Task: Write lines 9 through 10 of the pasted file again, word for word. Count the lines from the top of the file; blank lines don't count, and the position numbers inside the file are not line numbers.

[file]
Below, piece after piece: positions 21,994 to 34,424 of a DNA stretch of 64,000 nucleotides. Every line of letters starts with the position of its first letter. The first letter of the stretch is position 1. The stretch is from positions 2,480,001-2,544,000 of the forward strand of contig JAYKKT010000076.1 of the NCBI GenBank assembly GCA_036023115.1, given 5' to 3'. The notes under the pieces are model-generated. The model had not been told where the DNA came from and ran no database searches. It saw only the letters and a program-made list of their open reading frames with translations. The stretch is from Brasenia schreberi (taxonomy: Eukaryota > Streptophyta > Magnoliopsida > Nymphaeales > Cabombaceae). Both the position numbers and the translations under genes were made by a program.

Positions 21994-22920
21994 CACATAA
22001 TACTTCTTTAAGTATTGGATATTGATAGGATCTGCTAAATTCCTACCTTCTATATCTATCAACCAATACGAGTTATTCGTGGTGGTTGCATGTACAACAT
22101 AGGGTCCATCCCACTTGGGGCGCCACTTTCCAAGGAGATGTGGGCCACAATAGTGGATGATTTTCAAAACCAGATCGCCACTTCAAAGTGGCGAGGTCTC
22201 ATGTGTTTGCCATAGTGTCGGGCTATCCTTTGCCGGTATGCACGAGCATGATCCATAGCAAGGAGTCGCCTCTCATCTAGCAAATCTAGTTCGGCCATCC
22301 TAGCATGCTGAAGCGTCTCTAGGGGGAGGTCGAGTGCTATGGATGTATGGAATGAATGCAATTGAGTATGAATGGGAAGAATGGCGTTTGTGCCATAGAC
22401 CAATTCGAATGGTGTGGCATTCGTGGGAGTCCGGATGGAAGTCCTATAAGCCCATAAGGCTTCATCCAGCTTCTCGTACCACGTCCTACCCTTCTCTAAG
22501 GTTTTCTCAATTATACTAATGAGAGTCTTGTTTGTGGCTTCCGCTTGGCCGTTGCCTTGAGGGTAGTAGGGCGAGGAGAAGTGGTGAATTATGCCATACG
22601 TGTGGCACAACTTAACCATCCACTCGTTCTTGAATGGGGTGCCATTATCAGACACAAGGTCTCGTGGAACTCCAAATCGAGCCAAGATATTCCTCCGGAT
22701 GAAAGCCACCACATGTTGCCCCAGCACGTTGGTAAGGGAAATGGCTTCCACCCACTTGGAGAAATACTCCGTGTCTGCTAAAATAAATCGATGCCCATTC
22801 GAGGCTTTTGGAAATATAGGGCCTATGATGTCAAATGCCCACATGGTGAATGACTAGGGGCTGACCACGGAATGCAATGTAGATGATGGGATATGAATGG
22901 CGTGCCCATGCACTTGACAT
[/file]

22501 GTTTTCTCAATTATACTAATGAGAGTCTTGTTTGTGGCTTCCGCTTGGCCGTTGCCTTGAGGGTAGTAGGGCGAGGAGAAGTGGTGAATTATGCCATACG
22601 TGTGGCACAACTTAACCATCCACTCGTTCTTGAATGGGGTGCCATTATCAGACACAAGGTCTCGTGGAACTCCAAATCGAGCCAAGATATTCCTCCGGAT